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Maintaining Human Services


            Today’s safety net cuts poverty nearly in half. When families fall on tough times due to job loss, unexpected medical costs or other challenges, programs such as unemployment insurance, Medicaid, child care assistance, supplemental nutritional assistance, and housing keep families on their feet. Beyond reducing poverty, research shows how the safety net generates long-term positive educational and health outcomes for children and families; and


            AFSCME’s human service members bring specialized training and years of experience to these programs, whether they are determining eligibility for social insurance and temporary assistance, or directly providing services including child care or home care for the elderly and persons with disabilities, or processing unemployment claims; and 


            The explosion of technology in health and human services is playing an increasing role in the delivery of human services. While the application of information technology holds much promise for the coordination of services, we must view its use with a critical eye to avoid unintended consequences that harm individuals in need of services and the workers who provide those services. Many assessments and determinations performed in person will not be possible electronically due to the complexities of family situations, lack of access to documentation materials and consumer unfamiliarity with terms surrounding questions of eligibility and enrollment. Health and human services jobs require intuitive, experienced-based decision-making for complex problems; and


            Automation, fast-tracking, streamlining, and other efficiency measures that limit or do away with personal contact with public eligibility determination staff has resulted in numerous cases of families and workers losing or being denied vital services; and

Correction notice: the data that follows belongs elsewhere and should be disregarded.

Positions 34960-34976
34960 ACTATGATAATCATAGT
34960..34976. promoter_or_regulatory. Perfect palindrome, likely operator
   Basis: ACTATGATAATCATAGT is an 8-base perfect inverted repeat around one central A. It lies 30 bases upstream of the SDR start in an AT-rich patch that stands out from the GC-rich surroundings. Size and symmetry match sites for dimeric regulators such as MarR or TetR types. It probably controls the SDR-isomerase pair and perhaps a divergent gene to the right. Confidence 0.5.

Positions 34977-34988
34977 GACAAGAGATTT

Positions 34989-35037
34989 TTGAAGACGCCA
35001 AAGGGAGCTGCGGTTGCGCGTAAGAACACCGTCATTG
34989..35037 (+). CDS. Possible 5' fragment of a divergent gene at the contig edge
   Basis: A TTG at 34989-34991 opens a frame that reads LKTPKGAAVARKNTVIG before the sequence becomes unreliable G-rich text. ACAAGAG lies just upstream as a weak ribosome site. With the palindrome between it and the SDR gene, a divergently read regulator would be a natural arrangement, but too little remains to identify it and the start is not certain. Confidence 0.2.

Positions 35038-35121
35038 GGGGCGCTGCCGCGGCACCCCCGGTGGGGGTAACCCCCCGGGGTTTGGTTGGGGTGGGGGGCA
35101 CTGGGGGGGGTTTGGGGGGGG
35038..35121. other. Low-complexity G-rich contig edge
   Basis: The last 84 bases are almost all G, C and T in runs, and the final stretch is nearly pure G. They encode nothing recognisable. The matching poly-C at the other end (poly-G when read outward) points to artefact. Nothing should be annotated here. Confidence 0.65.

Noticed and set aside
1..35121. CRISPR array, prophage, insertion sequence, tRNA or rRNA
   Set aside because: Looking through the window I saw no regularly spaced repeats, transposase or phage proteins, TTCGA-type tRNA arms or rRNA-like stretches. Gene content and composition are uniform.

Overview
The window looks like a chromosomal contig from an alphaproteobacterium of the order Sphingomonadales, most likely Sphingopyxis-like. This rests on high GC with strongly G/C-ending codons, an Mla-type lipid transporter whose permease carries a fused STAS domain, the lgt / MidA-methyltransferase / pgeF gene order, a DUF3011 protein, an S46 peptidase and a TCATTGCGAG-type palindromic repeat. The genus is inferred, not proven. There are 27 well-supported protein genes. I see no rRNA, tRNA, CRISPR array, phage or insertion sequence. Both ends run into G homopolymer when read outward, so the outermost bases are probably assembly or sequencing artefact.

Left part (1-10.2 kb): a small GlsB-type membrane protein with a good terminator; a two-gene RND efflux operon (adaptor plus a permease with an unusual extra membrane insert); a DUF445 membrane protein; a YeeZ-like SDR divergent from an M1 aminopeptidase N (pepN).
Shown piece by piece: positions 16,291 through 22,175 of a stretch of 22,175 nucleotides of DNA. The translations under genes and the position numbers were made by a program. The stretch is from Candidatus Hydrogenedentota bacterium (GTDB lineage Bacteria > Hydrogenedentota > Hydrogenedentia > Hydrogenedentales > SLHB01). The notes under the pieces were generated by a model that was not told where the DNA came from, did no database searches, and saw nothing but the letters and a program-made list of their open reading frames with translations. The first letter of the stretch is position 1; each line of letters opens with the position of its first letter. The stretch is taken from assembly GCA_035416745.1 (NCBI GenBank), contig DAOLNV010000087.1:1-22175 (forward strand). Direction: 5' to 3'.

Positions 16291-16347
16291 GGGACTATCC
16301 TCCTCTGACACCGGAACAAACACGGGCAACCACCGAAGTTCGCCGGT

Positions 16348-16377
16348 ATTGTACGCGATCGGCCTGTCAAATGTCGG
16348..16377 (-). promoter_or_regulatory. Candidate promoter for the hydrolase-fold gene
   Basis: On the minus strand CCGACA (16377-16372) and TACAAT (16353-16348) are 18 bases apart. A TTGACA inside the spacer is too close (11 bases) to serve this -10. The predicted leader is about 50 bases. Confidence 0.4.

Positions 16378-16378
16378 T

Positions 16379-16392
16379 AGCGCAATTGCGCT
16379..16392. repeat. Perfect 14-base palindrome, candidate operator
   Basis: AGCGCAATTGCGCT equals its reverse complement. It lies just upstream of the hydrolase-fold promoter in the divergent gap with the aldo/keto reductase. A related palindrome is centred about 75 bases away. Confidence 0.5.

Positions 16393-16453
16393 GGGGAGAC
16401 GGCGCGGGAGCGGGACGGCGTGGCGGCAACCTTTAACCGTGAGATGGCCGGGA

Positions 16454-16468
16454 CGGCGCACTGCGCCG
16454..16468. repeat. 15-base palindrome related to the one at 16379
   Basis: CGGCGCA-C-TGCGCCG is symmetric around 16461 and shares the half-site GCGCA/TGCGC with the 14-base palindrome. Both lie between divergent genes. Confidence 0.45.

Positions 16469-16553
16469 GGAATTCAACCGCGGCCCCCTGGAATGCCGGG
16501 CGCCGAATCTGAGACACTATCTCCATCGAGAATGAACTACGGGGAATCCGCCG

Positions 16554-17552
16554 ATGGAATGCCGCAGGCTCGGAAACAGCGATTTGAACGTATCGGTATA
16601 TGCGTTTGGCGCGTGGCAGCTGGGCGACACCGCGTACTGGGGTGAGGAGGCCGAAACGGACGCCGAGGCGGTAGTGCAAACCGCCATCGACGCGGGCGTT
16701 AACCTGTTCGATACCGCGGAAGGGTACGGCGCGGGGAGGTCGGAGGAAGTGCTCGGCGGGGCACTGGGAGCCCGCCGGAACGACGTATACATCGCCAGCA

Because of their commitment to quality, professional standards, and helping people access programs when in need, human services employees should always be at the table to make decisions about the public delivery system and reforming the work environment or business processes; and


            Unions exist to amplify the voices of workers.


            AFSCME shall support legislative and administrative strategies designed to promote and improve access to public benefits by ensuring the personal contact, care and casework needed to help this population and maintain the integrity of these vital services with adequate staffing levels; and


            That AFSCME will advocate that the voices of front line human service workers be central in efforts to develop solutions to improve public delivery of human services; and


            AFSCME will fight efforts that eliminate or outsource portions of the human services public delivery system.


John Lyall, President and Delegate
Terri Robinson, Recording Secretary
AFSCME Council 8

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